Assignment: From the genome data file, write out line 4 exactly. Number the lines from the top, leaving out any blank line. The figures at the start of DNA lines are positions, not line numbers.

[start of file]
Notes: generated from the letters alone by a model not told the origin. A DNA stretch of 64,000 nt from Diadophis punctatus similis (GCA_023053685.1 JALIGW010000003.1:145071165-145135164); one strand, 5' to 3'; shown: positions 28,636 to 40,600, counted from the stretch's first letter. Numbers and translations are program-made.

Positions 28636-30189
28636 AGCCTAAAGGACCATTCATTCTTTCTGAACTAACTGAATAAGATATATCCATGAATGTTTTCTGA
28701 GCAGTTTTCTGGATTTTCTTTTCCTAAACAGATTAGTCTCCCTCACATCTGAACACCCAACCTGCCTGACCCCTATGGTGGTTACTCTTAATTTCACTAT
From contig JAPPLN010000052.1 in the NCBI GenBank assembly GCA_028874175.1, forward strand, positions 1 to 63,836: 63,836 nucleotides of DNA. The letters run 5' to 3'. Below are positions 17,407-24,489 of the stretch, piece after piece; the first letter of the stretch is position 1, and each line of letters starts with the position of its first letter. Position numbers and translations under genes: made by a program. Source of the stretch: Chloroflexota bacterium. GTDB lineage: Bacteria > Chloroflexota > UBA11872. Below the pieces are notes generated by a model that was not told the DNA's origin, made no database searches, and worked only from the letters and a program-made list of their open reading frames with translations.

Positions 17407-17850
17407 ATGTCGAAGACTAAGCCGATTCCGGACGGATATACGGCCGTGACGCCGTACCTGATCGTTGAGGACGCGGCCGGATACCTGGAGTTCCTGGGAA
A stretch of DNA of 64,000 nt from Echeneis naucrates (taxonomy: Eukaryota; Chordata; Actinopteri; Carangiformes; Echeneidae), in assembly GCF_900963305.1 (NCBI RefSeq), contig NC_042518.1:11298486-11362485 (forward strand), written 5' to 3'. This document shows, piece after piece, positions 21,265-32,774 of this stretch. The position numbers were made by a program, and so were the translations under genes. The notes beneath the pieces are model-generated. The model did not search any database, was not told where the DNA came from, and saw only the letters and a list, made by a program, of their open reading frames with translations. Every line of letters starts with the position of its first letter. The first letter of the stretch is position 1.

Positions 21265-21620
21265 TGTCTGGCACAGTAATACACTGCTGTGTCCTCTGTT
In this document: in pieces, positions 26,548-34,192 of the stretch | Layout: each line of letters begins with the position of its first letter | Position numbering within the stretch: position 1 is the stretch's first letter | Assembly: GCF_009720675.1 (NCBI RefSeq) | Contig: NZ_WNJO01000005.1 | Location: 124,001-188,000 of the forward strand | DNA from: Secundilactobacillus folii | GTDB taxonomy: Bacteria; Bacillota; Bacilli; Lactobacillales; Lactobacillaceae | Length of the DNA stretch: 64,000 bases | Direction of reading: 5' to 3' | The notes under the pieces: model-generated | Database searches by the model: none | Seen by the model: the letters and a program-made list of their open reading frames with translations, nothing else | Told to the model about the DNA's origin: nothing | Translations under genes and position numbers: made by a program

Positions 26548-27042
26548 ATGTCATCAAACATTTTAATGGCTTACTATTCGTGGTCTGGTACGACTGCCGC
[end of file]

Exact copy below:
28701 GCAGTTTTCTGGATTTTCTTTTCCTAAACAGATTAGTCTCCCTCACATCTGAACACCCAACCTGCCTGACCCCTATGGTGGTTACTCTTAATTTCACTAT